Lead Campus Pastor Woody Morwood will be transitioning out of APU
On Monday, Lead Campus Pastor James “Woody” Morwood announced he is transitioning out of APU. The announcement came during morning chapel where Morwood covered a passage from Luke. Morwood said although he loves APU and its community, he feels God is calling him to a new stage in life.
“It is so hard to leave a people and a place that has meant so much to me, but I also want to be ready, willing and obedient for what God is preparing for me in the next season of ministry,” Morwood said. “I will be eternally grateful to APU students, staff, faculty, administration and Board of Trustees for my life changing season of ministry here at APU.”
Morwood has worked at APU for 15 years. In that time, he has given more than 600 sermons and has aided students with pastoral counseling and discipleship.
After the announcement, Campus Pastor Ta’Tyana Leonard, Executive Vice President David Bixby and Board of Trustees member Ray Johnston were invited on stage to share encouraging words, ask questions and pray for Morwood and his family.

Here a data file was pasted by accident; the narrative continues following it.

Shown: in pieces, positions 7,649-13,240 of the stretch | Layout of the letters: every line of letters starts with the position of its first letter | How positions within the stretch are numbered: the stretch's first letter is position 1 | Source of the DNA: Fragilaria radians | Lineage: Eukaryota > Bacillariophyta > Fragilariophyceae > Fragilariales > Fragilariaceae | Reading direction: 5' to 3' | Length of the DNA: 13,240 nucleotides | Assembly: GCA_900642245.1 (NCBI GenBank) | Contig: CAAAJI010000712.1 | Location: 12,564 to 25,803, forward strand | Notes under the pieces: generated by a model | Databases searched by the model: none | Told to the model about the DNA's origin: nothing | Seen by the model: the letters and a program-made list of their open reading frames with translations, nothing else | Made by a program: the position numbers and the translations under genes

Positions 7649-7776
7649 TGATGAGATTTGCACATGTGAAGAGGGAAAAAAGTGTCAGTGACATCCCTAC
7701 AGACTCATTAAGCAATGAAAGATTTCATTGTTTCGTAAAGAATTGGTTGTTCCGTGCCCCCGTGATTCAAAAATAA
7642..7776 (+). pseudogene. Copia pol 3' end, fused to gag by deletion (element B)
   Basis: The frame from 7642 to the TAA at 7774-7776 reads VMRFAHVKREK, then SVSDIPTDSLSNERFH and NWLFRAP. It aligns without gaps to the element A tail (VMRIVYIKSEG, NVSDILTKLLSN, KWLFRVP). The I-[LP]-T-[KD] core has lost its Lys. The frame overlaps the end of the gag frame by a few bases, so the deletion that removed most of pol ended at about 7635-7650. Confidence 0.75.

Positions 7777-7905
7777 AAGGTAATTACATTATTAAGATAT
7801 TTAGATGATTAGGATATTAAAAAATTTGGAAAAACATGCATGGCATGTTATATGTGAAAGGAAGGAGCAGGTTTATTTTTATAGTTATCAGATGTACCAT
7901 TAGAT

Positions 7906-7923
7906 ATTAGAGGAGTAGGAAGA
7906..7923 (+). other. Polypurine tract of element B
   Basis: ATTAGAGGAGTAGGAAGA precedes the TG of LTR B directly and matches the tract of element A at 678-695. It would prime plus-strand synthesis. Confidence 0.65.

“I’m excited that Woody and his family have found the peace to move forward in obedience,” Leonard said. “It’s always tough to leave something that you know and understand, but it takes so much faith to reach out and trust God.”
Morwood and his wife were gifted the trip of a lifetime by the Board of Trustees for his service to both God and APU. The trip includes a visit to Athens, Greece.
“Woody has done the three things that I think great Christian leaders do,” Johnston said. “Which is live well, love well and lead well. And when you look at the team [APU] has put together, those values will continue.”
Leonard led the prayer for Morwood as chapel came to a close. The APU community will have a chance to give their goodbyes and well wishes to Morwood during Year End Surprise (YES) Chapel on April 26, an optional morning chapel.
Many individuals have begun conversations in person and on social media to discuss how Morwood has impacted their lives at APU. For many of them, Morwood has been an integral part of their APU journey.
“[Woody] did an amazing job as a campus pastor, and now he’s on to the next adventure,” Bixby said. “I would say his fingerprints are all over this campus, and I would hope we taught him a fraction of what he taught us during his time here. I love Woody.”
Morwood has not yet publicly stated what he aims to do after leaving APU, but expressed his trust that God will guide him through his next season of ministry.